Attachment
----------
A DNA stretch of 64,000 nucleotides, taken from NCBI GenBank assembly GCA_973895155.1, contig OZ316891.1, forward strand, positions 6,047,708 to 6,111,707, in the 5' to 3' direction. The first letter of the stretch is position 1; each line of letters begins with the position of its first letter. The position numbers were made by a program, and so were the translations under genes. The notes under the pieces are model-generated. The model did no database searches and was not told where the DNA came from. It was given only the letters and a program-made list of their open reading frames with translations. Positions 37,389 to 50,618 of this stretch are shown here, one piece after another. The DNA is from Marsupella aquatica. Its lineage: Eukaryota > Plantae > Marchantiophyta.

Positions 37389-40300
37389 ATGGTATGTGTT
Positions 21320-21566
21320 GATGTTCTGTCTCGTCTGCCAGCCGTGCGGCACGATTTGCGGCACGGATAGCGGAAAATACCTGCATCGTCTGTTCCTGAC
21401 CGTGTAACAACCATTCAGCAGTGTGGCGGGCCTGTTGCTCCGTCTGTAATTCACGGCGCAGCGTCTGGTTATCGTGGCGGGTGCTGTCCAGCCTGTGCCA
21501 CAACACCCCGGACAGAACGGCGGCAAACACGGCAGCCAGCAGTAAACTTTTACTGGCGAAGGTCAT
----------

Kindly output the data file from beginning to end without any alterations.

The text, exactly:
A DNA stretch of 64,000 nucleotides, taken from NCBI GenBank assembly GCA_973895155.1, contig OZ316891.1, forward strand, positions 6,047,708 to 6,111,707, in the 5' to 3' direction. The first letter of the stretch is position 1; each line of letters begins with the position of its first letter. The position numbers were made by a program, and so were the translations under genes. The notes under the pieces are model-generated. The model did no database searches and was not told where the DNA came from. It was given only the letters and a program-made list of their open reading frames with translations. Positions 37,389 to 50,618 of this stretch are shown here, one piece after another. The DNA is from Marsupella aquatica. Its lineage: Eukaryota > Plantae > Marchantiophyta.

Positions 37389-40300
37389 ATGGTATGTGTT
Positions 21320-21566
21320 GATGTTCTGTCTCGTCTGCCAGCCGTGCGGCACGATTTGCGGCACGGATAGCGGAAAATACCTGCATCGTCTGTTCCTGAC
21401 CGTGTAACAACCATTCAGCAGTGTGGCGGGCCTGTTGCTCCGTCTGTAATTCACGGCGCAGCGTCTGGTTATCGTGGCGGGTGCTGTCCAGCCTGTGCCA
21501 CAACACCCCGGACAGAACGGCGGCAAACACGGCAGCCAGCAGTAAACTTTTACTGGCGAAGGTCAT